This year, going into my second read, I knew I wanted to pay much closer attention to the themes and literary devices at work in Frankenstein. Turns out, doppelgänger allusions and foreshadowing abound here! I also noticed all the biblical and mythological references that I missed on my first read. I’ve already gushed quite a bit about Frankenstein in my wrap-ups and in my last post, so I’ll quell my urge to do so again here. Long story short, five highlighters and over one hundred sticky flags later, it’s safe to say Mary Shelley’s classic is a new forever-favorite.
If you want to check out one of the most beloved classics of the gothic and science-fiction genres, support a local bookstore (and this blog!) by purchasing Frankenstein on Bookshop.org.
2022 Reading Goals
Goal #1: Read (at least) 50 Books
Every year, I set my reading goal at 50 books. Thanks to finally not being a full-time student, I actually exceeded this goal for the first time in 2021. This is, obviously, much lower than most folks in online book communities typically set their goals. For me, though, it’s the perfect balance of reasonable and challenging.
As I’ve previously mentioned, I want reading to be fun. I also want to make sure I’m getting the most out of every book I read. Forcing myself to read 100 or more books in a year — just for the sake of looking like a “real” reader — would be counterproductive to both of those points.
Thus, setting my goal at 50 books ensures I’m making time to read a few times a week while also giving me time for my other hobbies and responsibilities.
Goal #2: Read 12 Non-Fiction and Classic Books
As I mentioned above, I went into 2021 hoping to read a total of 12 classics. I also went into 2021 hoping to read 12 non-fiction books. This was, needless to say, way too ambitious. So, in 2022, I’m scaling that back by half. I want to read a total of 12 non-fiction and classic books — six of each.
For the first time in my entire, overly-structured life, I have created a TBR Jar. This jar contains blue and pink sticky notes. The blue sticky notes have non-fiction titles written on them; the pink ones have the titles of classics. Every month, I will alternate the colors of the sticky note I pull from this jar and aim to read the book indicated. To be honest, I’m a litle nervous about introducing this element of randomness into my reading life. But I wanted to try something new, and this seemed like a fun way to do it.
I’ll repeat this process every time I finish a non-fiction or classic book. With luck, I’ll have completed 12 of these babies by the end of the year!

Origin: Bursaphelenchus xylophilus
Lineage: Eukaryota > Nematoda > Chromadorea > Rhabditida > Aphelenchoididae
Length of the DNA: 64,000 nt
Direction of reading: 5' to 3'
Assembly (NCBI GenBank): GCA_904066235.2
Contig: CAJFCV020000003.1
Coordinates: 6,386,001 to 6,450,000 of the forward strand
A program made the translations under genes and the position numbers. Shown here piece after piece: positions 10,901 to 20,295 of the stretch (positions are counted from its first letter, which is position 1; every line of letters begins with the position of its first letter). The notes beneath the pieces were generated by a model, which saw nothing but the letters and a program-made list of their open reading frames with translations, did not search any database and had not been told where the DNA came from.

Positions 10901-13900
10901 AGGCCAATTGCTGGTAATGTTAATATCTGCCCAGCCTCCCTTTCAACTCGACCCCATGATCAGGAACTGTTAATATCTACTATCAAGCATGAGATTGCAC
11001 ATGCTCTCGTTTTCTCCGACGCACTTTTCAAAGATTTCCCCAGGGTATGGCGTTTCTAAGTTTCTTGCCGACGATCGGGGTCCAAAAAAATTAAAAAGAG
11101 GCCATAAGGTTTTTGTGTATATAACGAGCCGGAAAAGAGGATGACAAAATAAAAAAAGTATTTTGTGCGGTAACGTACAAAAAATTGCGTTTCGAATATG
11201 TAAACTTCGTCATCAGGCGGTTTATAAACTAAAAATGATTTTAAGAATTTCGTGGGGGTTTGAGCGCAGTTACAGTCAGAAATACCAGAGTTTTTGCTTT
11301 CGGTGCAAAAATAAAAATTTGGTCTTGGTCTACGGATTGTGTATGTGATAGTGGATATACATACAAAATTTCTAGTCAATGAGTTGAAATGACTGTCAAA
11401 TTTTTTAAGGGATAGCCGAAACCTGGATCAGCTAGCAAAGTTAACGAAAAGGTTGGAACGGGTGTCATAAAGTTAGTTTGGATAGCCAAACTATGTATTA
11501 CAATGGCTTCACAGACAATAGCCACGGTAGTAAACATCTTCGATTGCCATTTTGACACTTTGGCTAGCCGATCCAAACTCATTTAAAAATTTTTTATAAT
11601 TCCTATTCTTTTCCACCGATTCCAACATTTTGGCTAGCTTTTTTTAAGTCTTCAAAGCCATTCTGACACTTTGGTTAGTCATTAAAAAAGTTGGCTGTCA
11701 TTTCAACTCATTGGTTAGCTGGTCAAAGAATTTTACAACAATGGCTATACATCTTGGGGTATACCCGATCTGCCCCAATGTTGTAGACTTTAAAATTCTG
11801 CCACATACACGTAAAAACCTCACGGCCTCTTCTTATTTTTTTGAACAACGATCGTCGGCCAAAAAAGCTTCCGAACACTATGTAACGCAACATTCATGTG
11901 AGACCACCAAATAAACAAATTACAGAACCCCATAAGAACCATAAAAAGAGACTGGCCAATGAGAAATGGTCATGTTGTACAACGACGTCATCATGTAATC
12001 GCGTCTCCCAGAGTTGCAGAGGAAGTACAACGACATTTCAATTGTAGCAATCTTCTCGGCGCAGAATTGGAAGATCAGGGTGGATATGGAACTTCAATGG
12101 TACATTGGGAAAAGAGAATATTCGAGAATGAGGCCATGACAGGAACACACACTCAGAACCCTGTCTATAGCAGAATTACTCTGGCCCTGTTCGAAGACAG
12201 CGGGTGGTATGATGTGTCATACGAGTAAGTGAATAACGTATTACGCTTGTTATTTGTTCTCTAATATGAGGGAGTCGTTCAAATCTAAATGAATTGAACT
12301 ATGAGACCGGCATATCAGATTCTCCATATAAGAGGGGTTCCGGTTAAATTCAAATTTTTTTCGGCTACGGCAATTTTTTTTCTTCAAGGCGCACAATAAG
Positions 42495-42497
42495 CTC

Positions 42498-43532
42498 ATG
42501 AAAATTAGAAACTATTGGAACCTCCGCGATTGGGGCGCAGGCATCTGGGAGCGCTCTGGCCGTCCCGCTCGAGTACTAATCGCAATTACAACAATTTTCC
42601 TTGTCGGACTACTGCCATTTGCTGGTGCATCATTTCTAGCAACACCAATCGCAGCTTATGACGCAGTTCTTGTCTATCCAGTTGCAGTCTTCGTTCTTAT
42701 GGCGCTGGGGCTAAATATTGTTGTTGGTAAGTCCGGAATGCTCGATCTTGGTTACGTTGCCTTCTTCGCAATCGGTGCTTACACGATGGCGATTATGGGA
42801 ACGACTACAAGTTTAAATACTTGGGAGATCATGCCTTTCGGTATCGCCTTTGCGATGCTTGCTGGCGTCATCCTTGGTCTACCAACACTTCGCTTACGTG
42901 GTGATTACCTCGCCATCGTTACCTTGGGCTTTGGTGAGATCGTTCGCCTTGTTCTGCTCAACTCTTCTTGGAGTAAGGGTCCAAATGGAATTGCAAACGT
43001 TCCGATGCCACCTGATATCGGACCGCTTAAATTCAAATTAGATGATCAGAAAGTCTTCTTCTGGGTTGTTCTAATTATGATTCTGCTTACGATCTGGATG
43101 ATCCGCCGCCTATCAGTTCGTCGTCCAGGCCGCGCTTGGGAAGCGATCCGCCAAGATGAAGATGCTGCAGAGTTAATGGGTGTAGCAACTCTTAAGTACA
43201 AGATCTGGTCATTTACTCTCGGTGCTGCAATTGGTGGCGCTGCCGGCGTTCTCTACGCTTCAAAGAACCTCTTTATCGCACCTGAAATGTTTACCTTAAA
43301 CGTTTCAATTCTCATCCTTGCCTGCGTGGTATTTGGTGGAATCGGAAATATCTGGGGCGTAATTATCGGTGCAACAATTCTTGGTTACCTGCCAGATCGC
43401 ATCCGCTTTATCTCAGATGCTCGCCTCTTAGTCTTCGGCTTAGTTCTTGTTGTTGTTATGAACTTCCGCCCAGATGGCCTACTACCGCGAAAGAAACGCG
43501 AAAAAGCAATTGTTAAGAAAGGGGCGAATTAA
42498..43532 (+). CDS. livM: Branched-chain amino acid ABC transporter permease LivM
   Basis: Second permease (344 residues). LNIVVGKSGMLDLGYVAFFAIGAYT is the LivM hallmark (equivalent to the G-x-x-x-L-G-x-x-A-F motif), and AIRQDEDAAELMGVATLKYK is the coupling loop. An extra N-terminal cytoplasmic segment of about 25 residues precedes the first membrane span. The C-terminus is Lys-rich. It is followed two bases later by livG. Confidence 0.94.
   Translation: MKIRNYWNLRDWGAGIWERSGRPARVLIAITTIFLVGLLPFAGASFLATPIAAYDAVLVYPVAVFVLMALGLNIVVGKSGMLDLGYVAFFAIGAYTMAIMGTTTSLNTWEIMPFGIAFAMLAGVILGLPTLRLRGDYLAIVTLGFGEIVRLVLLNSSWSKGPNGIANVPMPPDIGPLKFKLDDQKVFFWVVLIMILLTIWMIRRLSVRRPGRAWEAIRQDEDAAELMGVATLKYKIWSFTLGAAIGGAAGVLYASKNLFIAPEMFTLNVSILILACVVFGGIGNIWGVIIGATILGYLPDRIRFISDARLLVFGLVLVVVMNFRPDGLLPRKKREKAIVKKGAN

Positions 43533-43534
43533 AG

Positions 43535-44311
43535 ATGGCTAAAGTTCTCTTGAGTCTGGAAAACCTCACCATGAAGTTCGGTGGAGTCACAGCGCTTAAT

Goal #3: Read more Middle- and End-of-Series Books
After looking at my (dismal) “Relationship Status” stats, I decided I needed to prioritize making headway in some series in 2022. As of now, I only have three sequels on my 2022 Reading Challenge list. However, for most of the prompts, I have multiple options. That gives me the flexibility to swap in additional sequels throughout the year as I see fit.
I won’t force myself to finish any series that I’m not loving. Still, I’d love to finish 2022 with at least a couple tallies in the “middle of series” and “end of series” categories.
Goal #4: Globalize My TBR
Okay, I know I was just saying that Author Origin isn’t something I typically make a concerted effort to diversify. Still, I was a little disappointed to see so few authors from the Global South on my 2021 reading list.
With that in mind, I’m going to try to read more books written by authors from the Global South or translated from a language other than English. I don’t have a graph for this, but I may add one in next year’s edition of this post.
Goal #5: Publish 30 Blog Posts
Since I blog about the things I read, I thought it only fitting to include at least one goal relating to my blog on this list. As I mentioned in my 2021 End of Year Reading Survey, I already have a decent content plan underway for 2022. I’ll be writing the usual monthly wrap-ups and adding quarterly stats updates and a few book tags.
As of now, I have 23 posts planned, which means I only have to come up with seven new post ideas to hit my goal. Those seven posts will probably be Book Reviews, but who knows, maybe some wild inspiration will strike, and I’ll do something different.
If I’m being honest, I’d really love to post at least once every week — so about 50 posts in 2022. However, I know how long it sometimes takes me to put together a (quality) book review. (Reader, it takes me forever.) I didn’t want to take on too much by making that my official goal, so I settled on 30. We’ll see how I stack up on this when I check back in on these goals next year!
So Long, 2021! You’ve Been… Pretty Good, Actually!
Whew, we made it, folks! That’s all I’ve got for this 2021 Annual Reading Stats and Favorites post. If you made it this far, thanks for sticking with me. I’d love to hear how your reading year went.
What was your favorite book of 2021? What was your least favorite? Do you track any reading stats? If so, which ones do you want to brag about? What reading goal(s) are you setting for 2022? Let me know in the comments down below!
I’ll be back next week with my reading list for my 2022 Reading Challenge, so keep your eyes peeled for that! In the meantime, you can keep up with my reading on Goodreads, where you can find me at @tassara_txt or follow my other social media. I’m on Twitter as @tassara_exe and Pinterest as @tassara_jpg.
As always: thanks for reading, and I’ll see you soon. 💙